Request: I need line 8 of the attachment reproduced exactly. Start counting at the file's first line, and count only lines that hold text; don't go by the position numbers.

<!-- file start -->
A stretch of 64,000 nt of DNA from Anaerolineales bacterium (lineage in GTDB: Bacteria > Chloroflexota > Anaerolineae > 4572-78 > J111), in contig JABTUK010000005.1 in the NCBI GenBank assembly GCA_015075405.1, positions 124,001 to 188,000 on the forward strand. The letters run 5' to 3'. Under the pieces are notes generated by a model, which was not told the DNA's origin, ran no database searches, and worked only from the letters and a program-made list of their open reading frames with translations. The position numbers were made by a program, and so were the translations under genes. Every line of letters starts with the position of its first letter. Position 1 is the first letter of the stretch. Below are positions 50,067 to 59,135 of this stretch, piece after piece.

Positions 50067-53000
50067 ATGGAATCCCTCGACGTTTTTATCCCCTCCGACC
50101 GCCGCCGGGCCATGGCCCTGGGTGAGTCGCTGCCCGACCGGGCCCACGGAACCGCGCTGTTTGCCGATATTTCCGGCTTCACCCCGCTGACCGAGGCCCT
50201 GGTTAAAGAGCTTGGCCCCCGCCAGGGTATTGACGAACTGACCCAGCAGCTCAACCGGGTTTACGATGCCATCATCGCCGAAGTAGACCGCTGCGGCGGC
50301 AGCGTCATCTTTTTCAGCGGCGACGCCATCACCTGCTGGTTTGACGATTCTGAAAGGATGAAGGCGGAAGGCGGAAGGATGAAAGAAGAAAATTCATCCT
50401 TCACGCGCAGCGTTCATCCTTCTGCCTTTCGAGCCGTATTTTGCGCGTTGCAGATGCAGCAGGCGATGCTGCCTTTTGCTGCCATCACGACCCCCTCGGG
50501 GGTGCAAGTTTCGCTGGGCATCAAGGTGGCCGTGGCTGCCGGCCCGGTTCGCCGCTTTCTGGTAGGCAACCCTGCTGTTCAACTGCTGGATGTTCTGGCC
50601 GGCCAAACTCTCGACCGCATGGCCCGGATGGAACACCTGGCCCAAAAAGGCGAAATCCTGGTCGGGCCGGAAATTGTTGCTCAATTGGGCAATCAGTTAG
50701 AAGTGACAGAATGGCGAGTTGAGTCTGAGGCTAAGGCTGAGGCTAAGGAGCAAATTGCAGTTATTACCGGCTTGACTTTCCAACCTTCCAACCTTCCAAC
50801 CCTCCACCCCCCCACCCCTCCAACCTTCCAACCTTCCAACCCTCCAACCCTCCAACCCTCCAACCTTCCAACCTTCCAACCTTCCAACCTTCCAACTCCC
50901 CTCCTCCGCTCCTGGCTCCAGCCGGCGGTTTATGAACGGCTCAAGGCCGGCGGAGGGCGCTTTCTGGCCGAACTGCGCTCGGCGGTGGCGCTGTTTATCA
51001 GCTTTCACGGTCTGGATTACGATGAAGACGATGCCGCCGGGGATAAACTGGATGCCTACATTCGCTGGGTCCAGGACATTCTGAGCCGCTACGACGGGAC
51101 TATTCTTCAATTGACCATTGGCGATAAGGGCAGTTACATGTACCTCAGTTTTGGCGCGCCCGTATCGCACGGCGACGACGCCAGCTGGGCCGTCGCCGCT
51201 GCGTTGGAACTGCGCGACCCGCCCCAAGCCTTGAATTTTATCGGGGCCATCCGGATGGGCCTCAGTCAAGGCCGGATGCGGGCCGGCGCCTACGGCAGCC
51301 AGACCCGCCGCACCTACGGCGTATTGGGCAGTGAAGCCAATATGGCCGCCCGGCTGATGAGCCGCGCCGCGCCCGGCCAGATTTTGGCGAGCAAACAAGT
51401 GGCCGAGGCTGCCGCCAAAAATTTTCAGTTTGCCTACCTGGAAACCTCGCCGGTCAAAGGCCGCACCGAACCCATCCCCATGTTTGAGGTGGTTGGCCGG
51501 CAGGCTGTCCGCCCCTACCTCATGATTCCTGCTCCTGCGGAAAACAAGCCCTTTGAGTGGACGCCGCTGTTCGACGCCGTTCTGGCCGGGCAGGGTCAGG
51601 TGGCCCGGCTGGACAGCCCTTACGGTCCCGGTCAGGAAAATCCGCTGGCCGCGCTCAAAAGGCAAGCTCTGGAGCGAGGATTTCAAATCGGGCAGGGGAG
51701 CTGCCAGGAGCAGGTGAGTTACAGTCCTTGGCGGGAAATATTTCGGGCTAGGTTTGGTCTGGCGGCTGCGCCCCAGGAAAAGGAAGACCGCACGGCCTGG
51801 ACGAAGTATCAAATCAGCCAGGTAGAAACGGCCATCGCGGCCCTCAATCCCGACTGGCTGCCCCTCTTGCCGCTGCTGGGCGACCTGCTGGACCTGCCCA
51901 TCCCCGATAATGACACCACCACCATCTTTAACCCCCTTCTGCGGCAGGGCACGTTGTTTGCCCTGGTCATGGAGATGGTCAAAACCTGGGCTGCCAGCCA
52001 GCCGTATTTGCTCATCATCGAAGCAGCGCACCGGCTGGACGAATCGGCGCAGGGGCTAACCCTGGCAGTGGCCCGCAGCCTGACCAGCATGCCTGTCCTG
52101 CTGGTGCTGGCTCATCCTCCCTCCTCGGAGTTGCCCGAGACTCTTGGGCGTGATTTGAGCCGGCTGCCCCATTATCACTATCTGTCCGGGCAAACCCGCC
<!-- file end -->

50501 GGTGCAAGTTTCGCTGGGCATCAAGGTGGCCGTGGCTGCCGGCCCGGTTCGCCGCTTTCTGGTAGGCAACCCTGCTGTTCAACTGCTGGATGTTCTGGCC